This is definitely something that one needs to be aware of when starting a venture like ours. A rough plan is obviously needed, but if starting from a blank slate like we did, then the initial stages are going to be tough and ‘hectic’. But there will come a point when the groundwork is complete, and a base develops on which to establish patterns of activity and behaviour. I think we’ve only been in the latter phase for a few short months. It’s interesting to think that, after 2-and-three-quarter years, these are still early days!
Who cares about all of the above?!!!
I suppose I post the info above for various reasons. Most importantly, between 3 and 4 years ago it was reading blogs like this one that partly helped me make up my mind that serious change in one’s life is not to be feared but instead encouraged – especially if the change is from a constricting lifestyle to one of comparative ‘freedom’. It took me a while and a lot of pointless worrying initially to really believe this and see it as true, so I hope to allay the fears of others by being able to say hey, look at the blank slate that was there to be worked with at the start, and look at all that has changed since then.
Then there is the necessity of recording information for journalling purposes. I’ve tried keeping paper journals before but I’m no good at it. In a few years, I imagine I’ll be able to look back and see the person I used to think I was and reflect on the changes – seeing as change is our only permanence! And of course, for my Ph.D I said I would keep such records for reflection upon in the final chapter of my study!
Still grappling with the broader context
Finally, I still frequently find myself pondering the broader context where, ecologically, things are certainly deteriorating, and I try and make sense of what we’re doing here, i.e. on the ‘alternative-living’ mission. We have made considerable moves to a lifestyle that, I believe, is very in-tune with the sustainability song. But, while typing the above, I received an Azaaz email reminding me that our oceans are dying. Last week I attended a talk by the chief NASA scientist who reminded her audience that there will be no ice at the both poles (possibly Greenland too) by 2050. I look around the city and see endless expansion. Business as usual prevails.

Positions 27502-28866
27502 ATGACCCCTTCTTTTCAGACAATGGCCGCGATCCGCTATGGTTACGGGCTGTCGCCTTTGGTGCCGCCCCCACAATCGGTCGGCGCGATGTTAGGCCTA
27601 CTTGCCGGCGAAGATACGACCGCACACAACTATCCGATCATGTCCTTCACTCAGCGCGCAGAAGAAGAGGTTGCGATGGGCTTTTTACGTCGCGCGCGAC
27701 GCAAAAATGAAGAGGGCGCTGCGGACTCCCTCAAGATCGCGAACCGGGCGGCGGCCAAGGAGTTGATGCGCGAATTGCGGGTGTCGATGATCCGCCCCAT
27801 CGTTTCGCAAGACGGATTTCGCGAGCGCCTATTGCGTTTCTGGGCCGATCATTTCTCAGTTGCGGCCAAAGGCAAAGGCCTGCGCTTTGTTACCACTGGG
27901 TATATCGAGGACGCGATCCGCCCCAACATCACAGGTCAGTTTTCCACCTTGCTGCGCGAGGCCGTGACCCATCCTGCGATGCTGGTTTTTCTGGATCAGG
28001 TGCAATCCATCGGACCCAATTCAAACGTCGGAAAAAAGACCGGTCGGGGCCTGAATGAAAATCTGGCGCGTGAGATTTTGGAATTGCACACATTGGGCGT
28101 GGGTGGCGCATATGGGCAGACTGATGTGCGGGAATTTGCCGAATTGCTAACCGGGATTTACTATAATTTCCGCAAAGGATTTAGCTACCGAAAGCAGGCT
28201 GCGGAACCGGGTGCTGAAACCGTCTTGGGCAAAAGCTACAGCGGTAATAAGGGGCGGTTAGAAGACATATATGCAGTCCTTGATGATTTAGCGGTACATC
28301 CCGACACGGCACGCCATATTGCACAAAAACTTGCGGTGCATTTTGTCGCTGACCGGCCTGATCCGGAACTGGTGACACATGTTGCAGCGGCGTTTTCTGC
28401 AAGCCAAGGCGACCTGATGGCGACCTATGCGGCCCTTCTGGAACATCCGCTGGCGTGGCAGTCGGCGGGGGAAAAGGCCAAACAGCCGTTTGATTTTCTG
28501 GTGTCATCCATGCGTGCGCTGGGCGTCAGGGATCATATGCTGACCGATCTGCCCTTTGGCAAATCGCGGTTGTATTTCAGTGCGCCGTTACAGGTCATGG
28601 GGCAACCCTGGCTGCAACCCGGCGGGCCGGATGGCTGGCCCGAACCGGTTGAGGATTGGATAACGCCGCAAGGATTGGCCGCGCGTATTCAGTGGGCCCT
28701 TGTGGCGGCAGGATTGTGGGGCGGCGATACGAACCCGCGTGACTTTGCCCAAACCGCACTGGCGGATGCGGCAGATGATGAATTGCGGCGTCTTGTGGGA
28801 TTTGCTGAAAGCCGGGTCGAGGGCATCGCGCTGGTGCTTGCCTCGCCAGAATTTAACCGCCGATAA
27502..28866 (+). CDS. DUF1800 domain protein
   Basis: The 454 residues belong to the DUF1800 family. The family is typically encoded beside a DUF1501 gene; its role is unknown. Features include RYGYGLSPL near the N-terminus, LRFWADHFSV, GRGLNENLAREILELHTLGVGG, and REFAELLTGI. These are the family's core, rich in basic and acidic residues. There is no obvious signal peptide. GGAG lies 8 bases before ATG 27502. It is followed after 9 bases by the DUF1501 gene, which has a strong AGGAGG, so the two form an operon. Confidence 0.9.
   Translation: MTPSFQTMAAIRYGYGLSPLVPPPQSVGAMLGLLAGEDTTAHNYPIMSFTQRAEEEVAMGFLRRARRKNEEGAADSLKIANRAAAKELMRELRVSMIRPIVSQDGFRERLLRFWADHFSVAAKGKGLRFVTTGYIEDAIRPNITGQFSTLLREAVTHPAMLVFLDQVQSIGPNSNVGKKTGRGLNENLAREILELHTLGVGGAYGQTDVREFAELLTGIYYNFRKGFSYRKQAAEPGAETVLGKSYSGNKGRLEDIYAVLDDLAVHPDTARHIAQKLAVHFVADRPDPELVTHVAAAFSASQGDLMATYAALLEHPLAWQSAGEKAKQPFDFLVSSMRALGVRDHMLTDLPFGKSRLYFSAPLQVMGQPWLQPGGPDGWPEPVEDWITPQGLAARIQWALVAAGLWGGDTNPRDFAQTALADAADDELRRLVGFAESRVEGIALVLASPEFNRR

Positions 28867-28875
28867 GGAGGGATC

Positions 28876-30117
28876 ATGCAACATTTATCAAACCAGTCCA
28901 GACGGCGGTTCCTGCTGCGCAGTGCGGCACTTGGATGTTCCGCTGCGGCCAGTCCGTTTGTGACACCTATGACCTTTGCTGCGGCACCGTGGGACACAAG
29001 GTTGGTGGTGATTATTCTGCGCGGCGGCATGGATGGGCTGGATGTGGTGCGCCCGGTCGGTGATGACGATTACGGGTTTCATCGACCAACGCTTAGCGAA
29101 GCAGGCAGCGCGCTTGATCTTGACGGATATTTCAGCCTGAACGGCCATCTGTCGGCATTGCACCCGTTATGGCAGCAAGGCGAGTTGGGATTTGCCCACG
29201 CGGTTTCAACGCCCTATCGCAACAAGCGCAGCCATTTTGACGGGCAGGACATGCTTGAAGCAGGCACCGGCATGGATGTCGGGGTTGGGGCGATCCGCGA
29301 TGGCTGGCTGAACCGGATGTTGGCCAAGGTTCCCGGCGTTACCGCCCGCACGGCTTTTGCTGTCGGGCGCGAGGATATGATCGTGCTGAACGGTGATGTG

I could write a list of all the things that we don’t do and don’t have and it would be a formidable list that shows a resistance to the consumer capitalist lifestyles of instant gratification that seem to be the norm in ‘advanced’ industrial society. But even we now have two laptop computers in order to affectively do our academic jobs. We have a car, and a motorbike (we use the latter more due to fuel-efficiency), both of which use fossil-fuel, and both of which are constituted by resources that were mined at the expense of the environment; the same can be said for many of the resources that constitute parts of our humble abode.
I suppose the point is that it feels like a bit of a losing battle when looking at the broader context. I still believe that one must, as an ethical imperative, fight the fight (not that I see it as a fight, but rather an ethical venture) whether or not it is going to make that much ‘broader’ difference in the long run. When I first decided to embark on this mission, it was about making a difference in the broader scheme of things, hence a kind-of depression when I realised that people look curiously at what we’re doing, acknowledge its relevance, but simply go about business as usual. And then, of course, I still buy into (albeit marginally) aspects of the system of which I’m very sceptical. I think we’ve achieved a considerable ‘freedom’ in doing what we’re doing, and that combined with not being huge parts of the problem seems like it will have to be enough, for the foreseeable future at least.
Or maybe, as I’ve already mentioned somewhere above, these are still very early days, and in a few years the path will involve ‘broader changes’. Who knows?